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Of course I don’t want to spoil anything here for those who haven’t read the first book, but with such a big time jump from book 1 to book 2 that’s really hard! What I can tell you is that there is immense character development here from every single character we’ve met so far, and also within the book itself with the newer characters. It’s done so beautifully, and this is what ended up making me weep.

I was still living with my parents when I read this, and as I reached the end of this book I had to leave the living room and go finish up in my bedroom so that my dad wouldn’t see me cry! I ended up ugly sobbing, the tears streaming down my face. That’s what this series does to me, and that’s why I’ve been putting off reading it for so long! I love it, but it hurts.

For my CAWPILE ratings I gave this book: Characters: 9, Atmosphere: 10, Writing: 9, Plot: 9, Intrigue: 9, Logic: 10, and Enjoyment: 9, which gives this book an overall rating of 9.29 which to no ones surprise is a damn solid 5 star read.

I am so scared to read book 4 in this series, let alone if I decide to pick up the more recently published book 5! Double Cross (book 4) is actually on my tbr this month (Feb 22) so with me luck! I’m sure to cry again at this one.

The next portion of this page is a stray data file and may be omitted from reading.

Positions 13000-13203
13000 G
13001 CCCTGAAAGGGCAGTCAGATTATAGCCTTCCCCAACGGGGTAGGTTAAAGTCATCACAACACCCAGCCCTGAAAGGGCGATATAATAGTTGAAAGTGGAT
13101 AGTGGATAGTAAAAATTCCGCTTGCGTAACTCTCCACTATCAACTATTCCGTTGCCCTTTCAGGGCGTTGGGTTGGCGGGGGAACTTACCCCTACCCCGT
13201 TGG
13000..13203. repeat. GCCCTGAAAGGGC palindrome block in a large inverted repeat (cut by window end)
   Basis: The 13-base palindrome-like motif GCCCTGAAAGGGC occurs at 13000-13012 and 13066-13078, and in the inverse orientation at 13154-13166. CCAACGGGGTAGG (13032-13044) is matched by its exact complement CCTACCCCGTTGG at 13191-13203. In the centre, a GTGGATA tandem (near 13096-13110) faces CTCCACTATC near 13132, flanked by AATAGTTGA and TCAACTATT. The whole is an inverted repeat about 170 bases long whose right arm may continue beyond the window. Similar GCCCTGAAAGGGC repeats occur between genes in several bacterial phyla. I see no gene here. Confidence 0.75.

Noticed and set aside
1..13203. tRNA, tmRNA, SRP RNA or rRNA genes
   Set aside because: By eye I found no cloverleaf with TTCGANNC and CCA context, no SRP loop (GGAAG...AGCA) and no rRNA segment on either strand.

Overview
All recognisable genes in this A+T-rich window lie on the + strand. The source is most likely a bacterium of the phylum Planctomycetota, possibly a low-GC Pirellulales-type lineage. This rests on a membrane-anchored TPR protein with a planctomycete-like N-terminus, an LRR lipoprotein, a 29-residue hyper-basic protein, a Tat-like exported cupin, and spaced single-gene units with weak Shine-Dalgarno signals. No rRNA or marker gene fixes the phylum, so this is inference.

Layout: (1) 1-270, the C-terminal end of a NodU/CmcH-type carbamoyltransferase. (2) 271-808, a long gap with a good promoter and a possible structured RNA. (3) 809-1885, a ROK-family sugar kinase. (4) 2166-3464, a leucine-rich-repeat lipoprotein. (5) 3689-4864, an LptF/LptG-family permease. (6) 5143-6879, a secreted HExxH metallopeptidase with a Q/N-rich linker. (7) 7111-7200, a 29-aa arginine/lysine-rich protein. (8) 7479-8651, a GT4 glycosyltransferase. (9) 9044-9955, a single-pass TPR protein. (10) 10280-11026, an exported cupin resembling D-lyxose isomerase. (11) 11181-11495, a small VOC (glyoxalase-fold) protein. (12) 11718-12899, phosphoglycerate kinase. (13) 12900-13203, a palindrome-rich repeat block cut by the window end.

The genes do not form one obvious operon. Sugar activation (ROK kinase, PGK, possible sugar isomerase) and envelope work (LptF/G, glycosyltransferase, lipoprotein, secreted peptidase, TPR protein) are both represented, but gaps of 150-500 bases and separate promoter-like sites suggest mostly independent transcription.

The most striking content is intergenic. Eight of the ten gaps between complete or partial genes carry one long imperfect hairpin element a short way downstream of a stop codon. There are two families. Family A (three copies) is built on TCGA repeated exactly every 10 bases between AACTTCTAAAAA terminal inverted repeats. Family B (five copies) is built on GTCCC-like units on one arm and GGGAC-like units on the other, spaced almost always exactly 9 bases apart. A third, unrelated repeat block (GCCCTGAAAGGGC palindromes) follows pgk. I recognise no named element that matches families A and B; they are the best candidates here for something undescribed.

Reckoning – a review

This was my tbr jar pick for March (leave me and my massively behind reviews alone) and without that I don’t know if or when I would’ve finally picked this book up. I got it from The Works in about 2016 and it’s been languishing on my shelves ever since. A YA dystopian set in a UK where war has ravaged the lands and the King who stopped the war is revered. But of course things aren’t as they seem.


This book? It’s just fine unfortunately. It’s a perfectly fine YA dystopian. I didn’t dislike it, don’t get me wrong. I was interested in the story and where it was going. I wanted to know how they would discover the information and how they would escape. But it was also pretty predictable.

This is a very well fleshed out blueprint of a standard dystopian, and I do think that the actual target audience would enjoy it. The cheesiness that is present wouldn’t be quite so grating for them, and they would be able to relate to the characters. And I love that it’s in the UK rather than the US! So that’s a big bonus!

I have, however, since unhauled this book and the second one in the trilogy without reading it. The final nail in the coffin for me was a line in book 2’s synopsis “the girl with the silver streak in her hair”. I managed to mostly forget about that whilst reading, but our main character, called Silver, does indeed have a silver streak in her hair. It was what tipped me over the edge, just too cheesy and too young for me! So it’s gone now. Hopefully someone in the right age bracket will enjoy it!

On my CAWPILE spreadsheet I rated this book:

Characters: 6

Atmosphere: 6

Writing: 6

Plot: 6

Intrigue: 7

Logic: 7

Enjoyment: 7

Which gave me an average of 6.43 which is the higher end of the 3 star bracket. Not atrocious but not amazing, pretty much like this book.

Despite this being a “cheesy” YA dystopian book there are still trigger warnings. Not many, but I would recommend heeding them.

Highlight here for the trigger warnings: sexual assault (heavily implied), violence, abuse

Let me know if you’ve read this series and how you feel about reading YA as an adult (or MG as a teen if you’re not an adult yet!)